A sermon delivered by Rev. Peter T. Atkinson
January 20, 2013
at Gordonsville Presbyterian Church, Gordonsville, Virginia
Let us pray,
Help us to see despite our eyes
Help us to think outside of our minds
Help us to be more than our lives
For your eyes show the way
Your mind knows the truth
Your being is the life.
The Wedding at Cana
2 On the third day there was a wedding in Cana of Galilee, and the mother of Jesus was there. 2 Jesus and his disciples had also been invited to the wedding. 3 When the wine gave out, the mother of Jesus said to him, “They have no wine.” 4 And Jesus said to her, “Woman, what concern is that to you and to me? My hour has not yet come.” 5 His mother said to the servants, “Do whatever he tells you.” 6 Now standing there were six stone water jars for the Jewish rites of purification, each holding twenty or thirty gallons. 7 Jesus said to them, “Fill the jars with water.” And they filled them up to the brim. 8 He said to them, “Now draw some out, and take it to the chief steward.” So they took it. 9 When the steward tasted the water that had become wine, and did not know where it came from (though the servants who had drawn the water knew), the steward called the bridegroom 10 and said to him, “Everyone serves the good wine first, and then the inferior wine after the guests have become drunk. But you have kept the good wine until now.” 11 Jesus did this, the first of his signs, in Cana of Galilee, and revealed his glory; and his disciples believed in him. 
So I started this week by doing some research on this text. One of the cool parts about preaching from the lectionary is that everybody else is preaching from it, so there are tons of articles and sermons all on the topic, right there for you all in one place. One of the not so cool parts about preaching from the lectionary is that everybody else is preaching from it, and from what I've seen so far, most of the ideas that collected on the Lectionary Sites on the internet are so tired, boring, played, obvious, insert your own adjective, in short lame. For the last three weeks I've been completely underwhelmed by what I've seen. Ok, so for today, for the Wedding at Cana, at first I had to wade through a debate over whether drinking alcohol is a sin or not. It is funny watching people proof text the same passage to make a case for their opposite agendas. Non drinkers downplaying the wine by saying it was cultural and that the water was undrinkable, and drinkers saying if Jesus drank, I can drink. Next I waded through tons of them making awkward transitions to Martin Luther King Day tomorrow, or President Obama's Inauguration, everything from Mary being like Rosa Parks, to Wedding s being a new beginning, and I even saw a person make the claim that the saving the best for last line from the text, you know the “Everyone serves the good wine first, and then the inferior wine after the guests have become drunk. But you have kept the good wine until now,” that, that line is proof that President Obama's second term will be that much better than his first. I've tried to stay away from political statements, but from a purely Biblical Interpretation standpoint, that's a bit of a stretch, and maybe stretch is an understatement. I mean it said water into wine not water into kool-aid. Sorry I thought of that line and just couldn't resist.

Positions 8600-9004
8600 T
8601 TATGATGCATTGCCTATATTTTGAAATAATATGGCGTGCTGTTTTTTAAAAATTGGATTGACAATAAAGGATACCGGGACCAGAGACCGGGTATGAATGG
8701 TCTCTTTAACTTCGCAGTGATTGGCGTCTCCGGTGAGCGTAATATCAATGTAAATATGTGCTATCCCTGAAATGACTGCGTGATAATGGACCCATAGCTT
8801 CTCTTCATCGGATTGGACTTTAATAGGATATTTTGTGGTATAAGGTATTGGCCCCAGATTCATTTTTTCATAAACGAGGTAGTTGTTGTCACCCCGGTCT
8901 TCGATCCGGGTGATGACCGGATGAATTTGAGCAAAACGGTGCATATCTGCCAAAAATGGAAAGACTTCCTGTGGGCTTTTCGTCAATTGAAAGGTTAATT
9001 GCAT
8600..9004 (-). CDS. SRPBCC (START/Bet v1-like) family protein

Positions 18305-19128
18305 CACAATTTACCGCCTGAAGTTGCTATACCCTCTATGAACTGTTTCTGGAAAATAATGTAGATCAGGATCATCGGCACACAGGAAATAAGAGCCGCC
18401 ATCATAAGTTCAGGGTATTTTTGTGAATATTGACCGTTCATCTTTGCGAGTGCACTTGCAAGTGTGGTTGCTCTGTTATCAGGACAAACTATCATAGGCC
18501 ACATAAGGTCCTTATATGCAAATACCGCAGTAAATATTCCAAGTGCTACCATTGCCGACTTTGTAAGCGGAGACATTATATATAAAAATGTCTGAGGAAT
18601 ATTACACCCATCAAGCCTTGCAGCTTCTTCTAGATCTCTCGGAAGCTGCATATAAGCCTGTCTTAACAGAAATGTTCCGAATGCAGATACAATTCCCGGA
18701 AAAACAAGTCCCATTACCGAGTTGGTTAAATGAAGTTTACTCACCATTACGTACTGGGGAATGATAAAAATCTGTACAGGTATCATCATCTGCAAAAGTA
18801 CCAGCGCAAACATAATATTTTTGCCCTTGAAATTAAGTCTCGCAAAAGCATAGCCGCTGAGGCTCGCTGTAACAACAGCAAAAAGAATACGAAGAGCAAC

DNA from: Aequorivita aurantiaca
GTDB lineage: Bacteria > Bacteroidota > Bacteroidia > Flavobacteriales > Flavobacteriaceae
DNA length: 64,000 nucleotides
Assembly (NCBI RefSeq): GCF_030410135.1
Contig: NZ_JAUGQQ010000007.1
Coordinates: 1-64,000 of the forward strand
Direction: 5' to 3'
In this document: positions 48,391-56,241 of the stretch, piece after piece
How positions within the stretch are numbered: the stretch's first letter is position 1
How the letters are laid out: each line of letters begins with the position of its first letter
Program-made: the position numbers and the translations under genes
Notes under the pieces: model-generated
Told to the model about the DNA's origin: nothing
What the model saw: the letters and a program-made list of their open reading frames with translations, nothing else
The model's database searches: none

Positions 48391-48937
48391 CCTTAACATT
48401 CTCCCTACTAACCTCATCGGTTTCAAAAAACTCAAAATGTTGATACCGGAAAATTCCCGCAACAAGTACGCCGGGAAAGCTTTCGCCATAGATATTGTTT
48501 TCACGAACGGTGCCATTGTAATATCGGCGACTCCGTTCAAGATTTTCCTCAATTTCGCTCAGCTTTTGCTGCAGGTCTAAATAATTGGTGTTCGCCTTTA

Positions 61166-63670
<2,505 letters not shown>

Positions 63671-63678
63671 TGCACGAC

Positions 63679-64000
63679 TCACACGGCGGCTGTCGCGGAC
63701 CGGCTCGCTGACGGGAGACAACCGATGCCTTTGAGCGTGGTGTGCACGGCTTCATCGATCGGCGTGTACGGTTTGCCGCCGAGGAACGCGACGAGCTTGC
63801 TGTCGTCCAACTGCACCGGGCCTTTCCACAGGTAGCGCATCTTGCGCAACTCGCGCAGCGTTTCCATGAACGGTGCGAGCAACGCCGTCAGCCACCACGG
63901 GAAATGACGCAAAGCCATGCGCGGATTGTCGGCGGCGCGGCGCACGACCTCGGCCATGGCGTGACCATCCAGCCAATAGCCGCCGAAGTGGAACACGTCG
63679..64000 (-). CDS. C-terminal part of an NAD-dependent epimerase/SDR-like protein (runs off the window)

Without much help there, my idea had to come from the text, and a conversation I had a few months ago with my friend Jerry King. He posed the question to me in the conversation, "Do you think most people would want to invite Jesus to a party?" and you see in this passage, there it is verse 2, "Jesus and his disciples had also been invited to the wedding." So they're not just crashing, they are not just passing through, they are not just on their way somewhere else. They are invited to this wedding. It seems to me a very important question and a challenging question, especially when I put myself in with that category of most people. Do most people want to invite Jesus to their party? Would I want to invite Jesus to a party? Would I want to be invited to a party where Jesus is? Maybe we'd like to send him an invitation because we feel obligated, but do we really want him to come?